Published on 04 Nov 2020.
Reading time: 3 min.
If you’re building an app, you’ve got to start out low-fidelity. And no, I don’t mean low-fi hip hop beats. I mean low-fidelity app screens.
Let’s clear up some terminology. Low-fidelity, in app design, can refer to either to low-fidelity screens or low-fidelity prototyping.
Screens are static and simply show what your app looks like. You need a screen for each state of your app. So, for example, for the Sound Off app, we have created screens for when you first open the app, for when you are recording, for when you finish recording, for playing back, and so on.
A prototype is simply a way of connecting those screens up so they are interactive. This means you can get a better idea of the overall app flow and different user journies through the app.
Low-fidelity means that everything is designed without colour, images, fonts and so on. This may not sound important, or even like anything is being ‘designed,’ but it’s essential to ensure everything is laid out correctly and in a way that makes sense.
Low-fi screens can be done by hand. Often a thick marker, like a Sharpie, is used so that you don’t obsess over the details. Or they can be made using design software. Whimsical and Balsamiq are two great online tools that force you to stay low-fi, so you can really nail layout and flow before worrying about the details.
In contrast to low-fidelity, high-fidelity screens and prototypes do have final designs, colours, logos, images and fonts. A high-fidelity prototype should be as close to your final app as possible.
Of course, it will only be identical in looks – none of the actual app functionality is built into a prototype, beyond basic interactions and transitions – but it’s vital to understand what you’re building before spending lots of money one development.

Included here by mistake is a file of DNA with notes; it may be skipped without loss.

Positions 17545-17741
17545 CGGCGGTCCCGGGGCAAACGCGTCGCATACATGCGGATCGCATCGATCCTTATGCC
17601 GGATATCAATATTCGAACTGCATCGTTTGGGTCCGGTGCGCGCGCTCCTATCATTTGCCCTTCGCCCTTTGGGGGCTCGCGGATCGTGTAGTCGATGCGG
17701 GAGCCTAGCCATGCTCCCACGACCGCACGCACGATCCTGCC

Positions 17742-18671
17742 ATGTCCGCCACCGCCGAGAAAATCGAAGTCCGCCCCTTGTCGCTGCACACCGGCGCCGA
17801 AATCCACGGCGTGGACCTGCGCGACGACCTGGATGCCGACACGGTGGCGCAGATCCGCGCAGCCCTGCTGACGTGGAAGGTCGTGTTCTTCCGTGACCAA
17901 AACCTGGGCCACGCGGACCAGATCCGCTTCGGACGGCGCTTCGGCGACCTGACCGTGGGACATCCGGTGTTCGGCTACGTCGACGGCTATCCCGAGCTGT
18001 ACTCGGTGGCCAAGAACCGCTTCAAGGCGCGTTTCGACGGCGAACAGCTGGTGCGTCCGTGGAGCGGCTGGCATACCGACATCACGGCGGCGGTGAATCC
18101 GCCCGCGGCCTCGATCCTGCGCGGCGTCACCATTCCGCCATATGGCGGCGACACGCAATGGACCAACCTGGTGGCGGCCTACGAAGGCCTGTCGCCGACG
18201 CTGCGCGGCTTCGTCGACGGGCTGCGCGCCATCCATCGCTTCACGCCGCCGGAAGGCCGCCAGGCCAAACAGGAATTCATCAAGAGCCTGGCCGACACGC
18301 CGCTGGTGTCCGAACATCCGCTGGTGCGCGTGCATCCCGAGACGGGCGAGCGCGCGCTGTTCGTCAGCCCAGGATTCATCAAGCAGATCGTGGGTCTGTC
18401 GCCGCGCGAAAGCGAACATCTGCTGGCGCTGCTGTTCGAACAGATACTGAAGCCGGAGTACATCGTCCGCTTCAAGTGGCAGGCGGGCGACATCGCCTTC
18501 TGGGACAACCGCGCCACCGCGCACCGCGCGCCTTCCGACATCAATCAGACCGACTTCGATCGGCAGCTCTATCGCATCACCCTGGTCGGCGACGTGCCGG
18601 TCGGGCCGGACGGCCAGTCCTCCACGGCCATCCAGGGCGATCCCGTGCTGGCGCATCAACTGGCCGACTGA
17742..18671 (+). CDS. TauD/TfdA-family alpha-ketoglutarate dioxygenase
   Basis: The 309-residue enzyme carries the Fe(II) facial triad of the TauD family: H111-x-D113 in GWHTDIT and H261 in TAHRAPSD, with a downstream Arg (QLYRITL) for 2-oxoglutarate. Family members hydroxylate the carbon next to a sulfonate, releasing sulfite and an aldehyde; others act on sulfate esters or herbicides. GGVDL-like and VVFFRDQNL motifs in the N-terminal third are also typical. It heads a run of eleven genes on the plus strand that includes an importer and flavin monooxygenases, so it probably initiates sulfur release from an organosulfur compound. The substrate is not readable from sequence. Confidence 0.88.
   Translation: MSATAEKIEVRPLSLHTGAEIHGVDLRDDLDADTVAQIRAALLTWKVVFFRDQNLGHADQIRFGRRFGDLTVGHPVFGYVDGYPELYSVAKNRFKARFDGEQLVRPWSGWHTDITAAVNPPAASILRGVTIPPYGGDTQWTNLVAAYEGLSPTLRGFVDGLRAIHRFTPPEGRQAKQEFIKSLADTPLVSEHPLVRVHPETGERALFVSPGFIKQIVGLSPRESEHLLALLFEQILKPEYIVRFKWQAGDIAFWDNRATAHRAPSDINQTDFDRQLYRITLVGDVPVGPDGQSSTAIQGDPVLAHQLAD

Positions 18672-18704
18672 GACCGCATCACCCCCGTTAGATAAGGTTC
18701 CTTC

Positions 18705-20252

The set of high-fidelity screens or prototypes is what gets passed to a developer (called developer handoff), who uses them to build out the app.
You might be thinking: what’s the point in starting with low-fidelity screens and prototypes? Why should I waste time with it, when I can just jump straight into high-fidelity?
This is why: by starting out low-fi, you (or your UX designers) can get started on blocking out the app and testing the flow, without first needing final decisions or full clarity on what your brand is, what the total functionality is, or even what the app is called.
It’s a way to get going with as little risk as possible.
If you were to start out in high-fidelity, there’s the risk of needing to make huge changes as you increase your understanding of your problem.
A simple example: the Sound Off app has a dark theme, as we know from research, testing and pilot trials that users primarily want to sound off at the start or end of their days. We didn’t know this when we started building our app screens in low-fi. So, if we’d rushed into making beautiful, polished high-fi screens, we might have had to scrap our entire colour palette and app theme and start from scratch.
Speed is everything for a startup founder.
When we were working on the low-fidelity screens for Sound Off, we were at the same time reviewing our business plans (or at least an understanding of our cost/revenue structure); trying to nail our customer segmentation; comparing development partners and reviewing our scope of work and their contracts; finalising our brand and all related assets; and, loosely thinking about our go-to-market strategy.
By working in low-fi, we could move fast, break things, and change things quickly. This allowed us to quickly learn more about the problem we were trying to solve. And, the more we learnt about our problem, the better our understanding of our target users became, which in turn led to us making new decisions (and changes) to the app flow and the functionality we needed to prioritise.
Last week, I wrote about the benefits of starting with a make-believe product. Moving quickly using low-fi prototypes also allowed us to test a prototype of our product with real people.
Getting a version of our product in front of actual people wouldn’t have been possible if we waited till we had beautiful, polished high-fidelity screens. And in those usability tests, we gained invaluable knowledge about our app’s layout and navigation (and fixed lots of problems we wouldn’t have spotted before it was too late.)
So, as well as reducing risk, working in low-fi means you can work at speed, rapidly iterating and gaining new knowledge.
Thanks for reading!
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